Daytona had Stewart's number, though; once again, he would fall victim to the 2.5 mile oval. This time he would only complete two laps before leaving the race with a blown engine to start off the 2002 season.

It would only take Stewart three victories to win his first Winston Cup championship, and he did it on the strength of a late-season charge which saw him picking up one victory, seven top-five, and 11 top-10 finishes during the final 18 races of the season.

During the next two seasons, Stewart would add another four victories to his win column, as he continued to show the NASCAR world that making the transition from open wheel could very well be done.

2005 was by far Stewart’s best season, as he finally got to kiss the bricks with his first Indianapolis victory after the Allstate 400.

The season would end with five victories, and once again he would go back-to-back with wins at Sonoma and Daytona, and later in the season at Indianapolis and Watkins Glen.

Not only did his wins come later in the season, as this was beginning to become his trademark, but he also swept both the road course wins, which hadn’t been done since Jeff Gordon last swept in 1999, which happened to be Stewart's rookie year in the series.

This was also the second season of NASCAR’s Chase for the Cup championship, along with Nextel, who took over as the series sponsor from Winston after the 2003 season.

Stewart would come into the chase as the top seed, and to this day is still the only driver to lead the point standings before the Chase and win the championship.

Stewart is also the only active driver who could win championships under all three of the series title names.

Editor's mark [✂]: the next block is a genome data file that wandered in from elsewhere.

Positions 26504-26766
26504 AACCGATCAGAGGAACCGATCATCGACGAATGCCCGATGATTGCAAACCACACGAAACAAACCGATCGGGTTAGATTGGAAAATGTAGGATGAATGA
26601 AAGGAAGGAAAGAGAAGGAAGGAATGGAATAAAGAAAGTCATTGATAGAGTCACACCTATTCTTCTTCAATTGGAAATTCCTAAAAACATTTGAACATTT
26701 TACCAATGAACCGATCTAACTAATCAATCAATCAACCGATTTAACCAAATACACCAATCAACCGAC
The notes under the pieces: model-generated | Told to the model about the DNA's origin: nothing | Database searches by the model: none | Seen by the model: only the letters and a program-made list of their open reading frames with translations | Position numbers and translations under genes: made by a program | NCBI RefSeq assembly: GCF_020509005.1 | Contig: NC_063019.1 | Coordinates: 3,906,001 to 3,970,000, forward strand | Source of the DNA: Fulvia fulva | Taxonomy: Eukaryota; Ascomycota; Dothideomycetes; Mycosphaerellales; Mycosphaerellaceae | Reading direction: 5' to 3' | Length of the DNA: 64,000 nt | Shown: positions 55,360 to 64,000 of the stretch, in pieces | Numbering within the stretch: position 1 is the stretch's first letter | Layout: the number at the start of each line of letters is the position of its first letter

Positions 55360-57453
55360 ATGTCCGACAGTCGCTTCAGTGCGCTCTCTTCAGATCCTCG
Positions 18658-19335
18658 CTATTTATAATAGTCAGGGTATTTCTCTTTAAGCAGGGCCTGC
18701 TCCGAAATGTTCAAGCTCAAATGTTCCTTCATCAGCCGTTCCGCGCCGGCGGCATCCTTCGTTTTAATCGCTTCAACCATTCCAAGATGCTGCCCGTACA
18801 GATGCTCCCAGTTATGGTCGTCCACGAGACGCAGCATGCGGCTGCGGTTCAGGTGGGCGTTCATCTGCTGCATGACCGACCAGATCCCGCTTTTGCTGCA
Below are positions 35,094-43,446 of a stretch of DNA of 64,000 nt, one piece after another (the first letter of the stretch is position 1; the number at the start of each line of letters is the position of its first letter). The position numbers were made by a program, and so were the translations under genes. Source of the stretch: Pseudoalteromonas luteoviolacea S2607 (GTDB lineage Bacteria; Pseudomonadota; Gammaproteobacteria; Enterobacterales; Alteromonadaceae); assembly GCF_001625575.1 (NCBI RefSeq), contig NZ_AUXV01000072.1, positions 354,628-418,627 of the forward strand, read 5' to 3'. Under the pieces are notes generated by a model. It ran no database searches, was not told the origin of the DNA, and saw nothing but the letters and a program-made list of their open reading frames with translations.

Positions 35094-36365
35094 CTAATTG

His championship in 2002 was under the Winston cup name; 2005 was under the Nextel name; today, the series' title sponsor is Sprint.

During the next three seasons, Stewart would continue to add to his win total, picking up another nine victories. More importantly, he would add another Brickyard 400 win, continuing to pave the way for any future open-wheel stars who thought that making the transition would almost be impossible.

A driver of the decade should be not only a proven winner, but also a driver who has made contributions to the NASCAR series in various capacities.

Stewart has never been afraid of a little controversy, with his list ranging from letting Goodyear know where he stood when tires were a big issue, all the way to voicing his opinion to the heads of the sport on different issues that have arisen throughout the decade.

How many drivers are willing to speak their true opinions while going as far as to say that the sport was beginning to take on the persona of the WWE?

Stewart’s accomplishments have more than spoken for themselves, and so far he has had a very successful career, even though his counterparts from the IRL haven’t.

When you think of how much of an impact he has had on NASCAR, even Danica Patrick knew who to seek advice from when she decided she wanted to give NASCAR a try.

Stewart has 37 victories to date, with 34 of them coming in this decade alone.

Stewart ended the decade in grand fashion when he left the confines of Joe Gibbs Racing after 10 years to become a Sprint Cup team owner; this can easily go down as one of his biggest accomplishments to date.

After leading the points standings for the majority of the regular season, Stewart would make the Chase and finish sixth, winning four races to go along with his 15 top-five and 23 top-10 finishes.

Stewart may not have been what NASCAR could call their poster boy, or the goody two shoes driver that some of the fans have taken a liking to.

But what Stewart has brought to the sport is a genuine winning attitude, along with a desire to not only better himself, but also the sport, with his take-no-prisoners style of racing.

Just how far this Indiana native's dreams will take him is anybody's guess, but one thing is for sure: he has taken control of his own destiny while proving that dreams can come true.